Frequently Asked Questions (FAQ)

Below you will find some basic questions regarding the NH Retirement System and its funded status. For more information please visit the Contact Us page and shoot us an email.


Is the Retirement System Bankrupt?

Due to a change in the funding methodology regarding employer rates in 1991, The New Hampshire Retirement System has a temporary $5 billion unfunded liability, meaning that what the system owes in retirement benefits is more than what its assets are worth at the moment. Right now the system is 60% funded. The unfunded liability is what makes employer rates higher than they were in the past because it is a constitutional obligation they must pay back, in order for the system to reach a higher funded level. However it is not uncommon to have a funding gap during harder economic times and the unfunded liability it not what impacts the short-term fiscal stability of the System. There are already measures in place to take care of the difference over the next 22 years. We must give these changes time to take root and be patient as we work through the 30 year horizon.


Are Defined Contrution (DC) plans better and cost less than Defined Benefit (DB) Plans?

Converting to a DC plan would effectively “close the system” therefore forcing the state to pay off the 5 bullion unfunded liability within 7-8 years, rather than the 30 year horizon we are now working through. Overall DB plans cost significantly less (46%) to implement than Defined Contribution Plans, and the cost difference is 3-fold:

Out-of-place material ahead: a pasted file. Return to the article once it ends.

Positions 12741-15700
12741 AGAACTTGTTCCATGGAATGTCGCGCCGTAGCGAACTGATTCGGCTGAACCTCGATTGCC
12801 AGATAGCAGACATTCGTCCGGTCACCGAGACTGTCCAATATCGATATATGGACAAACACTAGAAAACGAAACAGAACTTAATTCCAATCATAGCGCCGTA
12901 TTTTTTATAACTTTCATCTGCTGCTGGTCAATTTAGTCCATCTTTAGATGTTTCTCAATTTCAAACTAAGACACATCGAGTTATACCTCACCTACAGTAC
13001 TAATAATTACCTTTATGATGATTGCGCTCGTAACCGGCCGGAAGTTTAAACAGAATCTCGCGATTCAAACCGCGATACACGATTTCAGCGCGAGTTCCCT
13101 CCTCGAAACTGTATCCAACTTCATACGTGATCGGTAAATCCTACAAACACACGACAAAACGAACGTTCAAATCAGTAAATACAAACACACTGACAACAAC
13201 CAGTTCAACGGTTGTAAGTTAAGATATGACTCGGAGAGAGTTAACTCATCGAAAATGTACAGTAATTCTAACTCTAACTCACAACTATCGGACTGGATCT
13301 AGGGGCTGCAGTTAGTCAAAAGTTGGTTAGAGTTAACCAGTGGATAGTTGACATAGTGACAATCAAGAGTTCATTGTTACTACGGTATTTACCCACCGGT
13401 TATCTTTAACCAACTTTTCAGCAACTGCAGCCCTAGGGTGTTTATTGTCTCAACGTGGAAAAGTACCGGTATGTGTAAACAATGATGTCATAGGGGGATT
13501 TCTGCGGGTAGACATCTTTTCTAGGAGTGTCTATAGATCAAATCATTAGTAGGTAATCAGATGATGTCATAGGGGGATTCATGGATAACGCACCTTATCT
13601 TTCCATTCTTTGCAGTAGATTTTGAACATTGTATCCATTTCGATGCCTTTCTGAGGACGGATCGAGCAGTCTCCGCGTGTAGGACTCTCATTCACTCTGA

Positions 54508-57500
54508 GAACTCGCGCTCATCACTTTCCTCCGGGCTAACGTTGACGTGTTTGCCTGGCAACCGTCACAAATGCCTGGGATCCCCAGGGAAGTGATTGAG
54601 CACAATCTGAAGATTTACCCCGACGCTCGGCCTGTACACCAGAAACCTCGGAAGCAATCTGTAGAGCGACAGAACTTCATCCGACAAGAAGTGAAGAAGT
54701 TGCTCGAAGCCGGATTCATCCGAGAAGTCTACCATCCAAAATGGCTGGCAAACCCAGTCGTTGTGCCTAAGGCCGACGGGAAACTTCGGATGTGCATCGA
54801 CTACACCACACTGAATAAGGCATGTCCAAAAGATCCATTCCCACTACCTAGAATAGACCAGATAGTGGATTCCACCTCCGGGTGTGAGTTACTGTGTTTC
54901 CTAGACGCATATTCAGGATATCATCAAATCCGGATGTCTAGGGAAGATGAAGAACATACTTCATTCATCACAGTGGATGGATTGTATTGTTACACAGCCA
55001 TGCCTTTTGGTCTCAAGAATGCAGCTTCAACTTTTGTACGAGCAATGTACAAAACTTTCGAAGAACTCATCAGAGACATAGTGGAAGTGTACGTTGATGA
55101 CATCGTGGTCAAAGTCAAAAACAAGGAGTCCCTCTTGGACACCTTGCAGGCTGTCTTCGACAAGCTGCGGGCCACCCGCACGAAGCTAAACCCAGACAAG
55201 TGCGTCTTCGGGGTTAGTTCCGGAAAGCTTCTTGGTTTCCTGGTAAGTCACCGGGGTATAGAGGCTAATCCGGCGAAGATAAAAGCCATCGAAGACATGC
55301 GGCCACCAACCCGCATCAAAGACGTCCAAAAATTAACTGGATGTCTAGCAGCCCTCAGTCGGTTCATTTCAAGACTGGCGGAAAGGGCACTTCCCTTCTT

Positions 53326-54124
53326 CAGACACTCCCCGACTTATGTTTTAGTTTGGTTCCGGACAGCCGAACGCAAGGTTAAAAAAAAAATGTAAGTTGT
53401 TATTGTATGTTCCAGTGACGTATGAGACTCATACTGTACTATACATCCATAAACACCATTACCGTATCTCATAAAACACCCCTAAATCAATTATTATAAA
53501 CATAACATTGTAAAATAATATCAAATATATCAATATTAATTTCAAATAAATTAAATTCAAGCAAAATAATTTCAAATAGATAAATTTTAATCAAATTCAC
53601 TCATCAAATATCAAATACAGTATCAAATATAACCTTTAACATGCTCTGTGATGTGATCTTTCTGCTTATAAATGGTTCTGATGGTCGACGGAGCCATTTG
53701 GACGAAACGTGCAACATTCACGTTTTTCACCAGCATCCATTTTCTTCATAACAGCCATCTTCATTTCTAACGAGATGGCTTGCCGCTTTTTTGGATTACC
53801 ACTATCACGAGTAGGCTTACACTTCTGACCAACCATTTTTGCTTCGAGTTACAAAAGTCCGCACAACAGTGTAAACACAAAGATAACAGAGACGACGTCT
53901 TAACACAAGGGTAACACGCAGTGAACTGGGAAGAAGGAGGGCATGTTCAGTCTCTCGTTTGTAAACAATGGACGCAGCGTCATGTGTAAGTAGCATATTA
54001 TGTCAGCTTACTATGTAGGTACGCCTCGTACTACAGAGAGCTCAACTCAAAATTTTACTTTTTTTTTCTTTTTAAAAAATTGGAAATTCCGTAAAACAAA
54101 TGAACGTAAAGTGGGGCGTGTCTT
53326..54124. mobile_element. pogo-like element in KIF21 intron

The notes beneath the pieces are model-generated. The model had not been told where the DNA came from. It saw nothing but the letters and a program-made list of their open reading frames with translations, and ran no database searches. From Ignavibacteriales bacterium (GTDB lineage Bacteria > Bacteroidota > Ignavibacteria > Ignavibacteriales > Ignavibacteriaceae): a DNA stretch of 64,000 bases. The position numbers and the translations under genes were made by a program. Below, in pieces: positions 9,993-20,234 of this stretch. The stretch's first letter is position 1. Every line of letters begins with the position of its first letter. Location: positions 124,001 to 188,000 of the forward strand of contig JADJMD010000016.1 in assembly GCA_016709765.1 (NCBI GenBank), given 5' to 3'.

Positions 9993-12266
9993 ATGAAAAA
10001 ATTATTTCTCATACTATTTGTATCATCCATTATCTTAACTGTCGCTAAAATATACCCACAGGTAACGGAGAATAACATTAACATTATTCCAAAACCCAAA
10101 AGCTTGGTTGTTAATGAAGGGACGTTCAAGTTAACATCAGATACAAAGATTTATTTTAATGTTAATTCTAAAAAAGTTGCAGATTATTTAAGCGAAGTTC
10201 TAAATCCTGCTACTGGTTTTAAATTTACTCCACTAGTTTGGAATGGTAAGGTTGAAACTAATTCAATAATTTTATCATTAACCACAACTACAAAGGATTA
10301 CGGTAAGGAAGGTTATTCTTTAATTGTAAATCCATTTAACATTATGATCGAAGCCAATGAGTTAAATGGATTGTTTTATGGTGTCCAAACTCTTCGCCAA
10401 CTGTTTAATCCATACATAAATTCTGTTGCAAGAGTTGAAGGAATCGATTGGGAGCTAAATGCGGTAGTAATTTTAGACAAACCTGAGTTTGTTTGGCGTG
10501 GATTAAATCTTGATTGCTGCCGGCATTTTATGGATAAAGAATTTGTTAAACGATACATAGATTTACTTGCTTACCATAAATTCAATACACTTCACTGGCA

1. Because DB plans pool the longevity risks of large numbers of individuals, they need only accumulate enough funds to provide benefits for the average life expectancy of the group.
  2. DB plans are able to take advantage of the enhanced investment returns that come from a balanced portfolio over long periods of time.
  3. DB plans achieve greater investment returns than DC plans.

(NRTA Pension Education Toolkit, NIRS)


Do Employer pay more than Employees?

Due to the 5 billion unfunded liability, employer rates must be increased to pay back what they owe into the system. In fact, if the unfunded liability did not exist employer rates would drop by almost 60%. The system built in a 30 year interest free loan for the employers to pay the unfunded liability back.


Won't making changes to the Retirement System help the overall cost control of the State Budget?

By reducing the already reasonable benefits of public employees will not greatly impact the state budget, but it will have a great impact on middle class and working New Hampshire families. In 2006, state and local pensions supported 3,088 job and over 4.55 million dollars in economic activity. In a rush to satisfy what appears to be some public perception we caution the legislature to make positive changes and stay away from gimmicks that will otherwise undermine or destroy the NH Retirement System. We also caution them to not water down retirement security for current or future middle class public workers. All parties must not slow down one of the economic engines of our economy.